UNREAD BUT INTERESTING

Troubled Blood, by Robert Galbraith (JK Rowling) This doorstopper – over 900 pages (are Rowling’s editors being too indulgent?) – has had some bad press because it features a cross-dressing serial killer. It is the fifth Cormoran Strike novel and sees Strike chasing a 40-year-old cold case in Cornwall. Rowling says the fundamental story is based on a real case.

Cop Under Cover, by Johann van Loggerenberg (Jonathan Ball). We’ve all heard of  Van Loggerenberg, the dogged SARS investigator who fell foul of the Guptas’ campaign to discredit and derail South Africa’s tax revenue collection service. I haven’t read this one yet, but it looks pretty interesting.

White Tears/ Brown Scars – How white feminism betrays women of colour,  by Ruby Hamad (Trapeze) and Sensuous Knowledge – A black feminist approach for everyone, by Minna Salami (ZED). The Hamad book is described by one reviewer as “An essential guide for those who want to be truly intersectional in their feminism”, while the Salami book is referred to as centering on “the black female body and experience at the heart of global feminist discourse”.

50 People who F***ed up South Africa – the lost decade, by Alexander Parker and Tim Richman, with cartoons by Zapiro. This is a sequel to the book of the same title without the caveat of “the lost decade”, and the shout on the cover says: “It took 350 years to come up with the list of shame for the original” book published in 2010, “but it’s taken only 10 more years to come up with the next 50”. They include Bathabile Dlamini, Jessie Duarte and Gwede Mantashe, John Hlophe,   Julius Malema, Helen Zille, Iqbal Surve, Gavin Watson and, of course, Jacob Zuma and the Guptas.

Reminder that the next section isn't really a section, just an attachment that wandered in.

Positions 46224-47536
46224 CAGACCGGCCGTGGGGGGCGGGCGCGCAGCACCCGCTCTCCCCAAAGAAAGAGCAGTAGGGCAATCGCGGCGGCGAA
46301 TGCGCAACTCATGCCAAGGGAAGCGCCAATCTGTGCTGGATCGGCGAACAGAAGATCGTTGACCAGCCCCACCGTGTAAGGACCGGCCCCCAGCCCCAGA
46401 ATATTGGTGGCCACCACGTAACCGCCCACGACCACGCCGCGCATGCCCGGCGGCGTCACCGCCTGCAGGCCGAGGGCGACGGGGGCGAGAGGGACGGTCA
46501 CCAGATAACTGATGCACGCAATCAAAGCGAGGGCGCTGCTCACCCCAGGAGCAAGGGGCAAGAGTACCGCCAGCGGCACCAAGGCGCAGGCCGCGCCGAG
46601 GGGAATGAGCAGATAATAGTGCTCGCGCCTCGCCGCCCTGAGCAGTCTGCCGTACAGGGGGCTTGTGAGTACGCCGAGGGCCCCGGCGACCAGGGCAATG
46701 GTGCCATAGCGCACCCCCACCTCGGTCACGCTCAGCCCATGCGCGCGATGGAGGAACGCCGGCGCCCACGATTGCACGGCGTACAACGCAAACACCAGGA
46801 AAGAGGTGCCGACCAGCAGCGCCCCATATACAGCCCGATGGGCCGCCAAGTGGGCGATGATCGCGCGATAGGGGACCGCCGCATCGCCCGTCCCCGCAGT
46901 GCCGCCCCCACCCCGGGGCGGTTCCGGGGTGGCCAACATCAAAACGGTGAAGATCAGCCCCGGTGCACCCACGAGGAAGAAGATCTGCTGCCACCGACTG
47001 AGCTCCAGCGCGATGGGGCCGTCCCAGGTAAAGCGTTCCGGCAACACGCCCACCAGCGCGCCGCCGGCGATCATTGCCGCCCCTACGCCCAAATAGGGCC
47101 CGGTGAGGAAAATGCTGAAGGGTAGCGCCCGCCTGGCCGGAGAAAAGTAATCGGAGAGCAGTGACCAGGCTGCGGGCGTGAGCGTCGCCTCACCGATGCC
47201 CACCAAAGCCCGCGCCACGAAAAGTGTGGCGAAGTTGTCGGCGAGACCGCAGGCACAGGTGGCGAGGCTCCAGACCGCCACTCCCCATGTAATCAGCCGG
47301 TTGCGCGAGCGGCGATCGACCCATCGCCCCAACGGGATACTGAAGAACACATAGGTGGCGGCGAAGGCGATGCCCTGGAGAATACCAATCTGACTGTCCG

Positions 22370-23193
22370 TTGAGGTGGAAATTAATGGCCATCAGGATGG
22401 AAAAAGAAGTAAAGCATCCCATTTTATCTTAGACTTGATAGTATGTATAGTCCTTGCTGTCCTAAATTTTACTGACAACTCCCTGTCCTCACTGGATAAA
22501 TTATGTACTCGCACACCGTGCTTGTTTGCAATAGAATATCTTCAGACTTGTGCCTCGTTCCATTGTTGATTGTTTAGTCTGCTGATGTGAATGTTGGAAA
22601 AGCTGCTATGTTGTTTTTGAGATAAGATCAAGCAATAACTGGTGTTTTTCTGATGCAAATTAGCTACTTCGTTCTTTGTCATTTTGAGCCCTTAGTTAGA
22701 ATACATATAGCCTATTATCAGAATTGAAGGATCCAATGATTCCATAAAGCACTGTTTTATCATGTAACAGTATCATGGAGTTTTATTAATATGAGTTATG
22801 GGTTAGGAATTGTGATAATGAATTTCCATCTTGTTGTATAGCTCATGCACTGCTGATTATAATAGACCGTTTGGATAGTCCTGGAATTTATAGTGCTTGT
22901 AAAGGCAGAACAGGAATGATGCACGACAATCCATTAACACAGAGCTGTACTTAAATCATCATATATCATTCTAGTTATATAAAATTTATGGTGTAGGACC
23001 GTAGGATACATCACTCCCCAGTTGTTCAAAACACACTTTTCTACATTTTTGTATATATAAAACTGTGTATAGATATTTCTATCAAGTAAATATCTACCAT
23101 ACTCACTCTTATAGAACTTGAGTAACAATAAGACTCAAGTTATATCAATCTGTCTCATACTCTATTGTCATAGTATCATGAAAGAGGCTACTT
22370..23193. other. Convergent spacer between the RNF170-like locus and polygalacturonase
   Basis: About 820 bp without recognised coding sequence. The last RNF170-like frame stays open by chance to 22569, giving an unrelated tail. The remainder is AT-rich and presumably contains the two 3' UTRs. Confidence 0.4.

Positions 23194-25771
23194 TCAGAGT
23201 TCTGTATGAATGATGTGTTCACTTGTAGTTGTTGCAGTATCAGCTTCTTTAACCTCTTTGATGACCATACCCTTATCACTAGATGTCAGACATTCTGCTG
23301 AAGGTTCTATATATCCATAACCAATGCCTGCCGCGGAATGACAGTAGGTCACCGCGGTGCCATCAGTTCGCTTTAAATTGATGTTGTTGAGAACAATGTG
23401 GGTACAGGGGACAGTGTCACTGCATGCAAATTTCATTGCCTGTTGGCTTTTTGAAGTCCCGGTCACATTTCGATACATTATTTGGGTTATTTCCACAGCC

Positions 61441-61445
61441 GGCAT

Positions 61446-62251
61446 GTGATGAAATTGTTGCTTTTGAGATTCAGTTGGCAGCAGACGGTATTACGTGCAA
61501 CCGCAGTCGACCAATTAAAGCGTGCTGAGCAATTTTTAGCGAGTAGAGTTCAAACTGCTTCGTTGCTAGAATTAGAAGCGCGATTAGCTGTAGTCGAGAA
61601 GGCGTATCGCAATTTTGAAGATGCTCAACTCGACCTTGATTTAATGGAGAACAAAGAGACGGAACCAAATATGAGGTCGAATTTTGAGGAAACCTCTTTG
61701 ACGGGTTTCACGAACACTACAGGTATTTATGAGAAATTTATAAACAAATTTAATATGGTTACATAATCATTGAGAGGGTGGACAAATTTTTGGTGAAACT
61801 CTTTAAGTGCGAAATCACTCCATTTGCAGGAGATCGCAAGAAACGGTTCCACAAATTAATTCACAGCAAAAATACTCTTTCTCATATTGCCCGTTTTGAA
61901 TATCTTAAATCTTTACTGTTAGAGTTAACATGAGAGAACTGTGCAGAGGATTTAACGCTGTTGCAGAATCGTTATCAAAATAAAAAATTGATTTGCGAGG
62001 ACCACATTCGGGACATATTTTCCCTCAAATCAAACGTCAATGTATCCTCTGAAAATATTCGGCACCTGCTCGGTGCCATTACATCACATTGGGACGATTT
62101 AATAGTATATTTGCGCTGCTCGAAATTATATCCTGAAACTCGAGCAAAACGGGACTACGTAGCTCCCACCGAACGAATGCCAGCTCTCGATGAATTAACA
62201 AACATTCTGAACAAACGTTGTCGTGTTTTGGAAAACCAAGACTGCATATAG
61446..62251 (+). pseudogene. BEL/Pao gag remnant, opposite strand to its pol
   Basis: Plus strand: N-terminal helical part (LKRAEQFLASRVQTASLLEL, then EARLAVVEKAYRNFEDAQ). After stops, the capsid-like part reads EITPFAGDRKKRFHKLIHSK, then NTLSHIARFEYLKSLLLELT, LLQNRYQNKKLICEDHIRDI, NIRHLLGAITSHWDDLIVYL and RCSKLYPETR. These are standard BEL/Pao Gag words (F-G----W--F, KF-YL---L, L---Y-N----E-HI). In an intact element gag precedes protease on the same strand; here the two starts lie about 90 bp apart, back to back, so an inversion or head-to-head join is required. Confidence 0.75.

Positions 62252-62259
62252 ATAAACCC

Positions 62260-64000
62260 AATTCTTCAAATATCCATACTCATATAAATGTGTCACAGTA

United We Are Unstoppable, ed by Akshat Rathi (John Murray). Here’s another list of people, but these are 60 inspiring young ones from around the globe who are saving the world. I’m afraid I haven’t heard of any of them (Greta Thunberg isn’t included). There is a South African, Ruby Sampson, 19, a passionate eco-activist who says: “Don’t let your fear stop you, let it unite and drive you.”

Do the Macorona, by Zapiro (Jacana) and Days of our Lockdown Lives by Stephen Francis & Rico. These welcome annuals may seem to be light relief, but usually provide a sharp and pointed look at our country and the way we live. Hooray for Zapiro and Francis & Rico for telling us like it is, but lightly.

 

 

 

 

 

 

The true story behind the whimsical film Goodbye Christopher Robin

Review: Vivien Horler

Goodbye Christopher Robin – AA Milne and the making of Winnie-the-Pooh, by Ann Thwaite (Pan)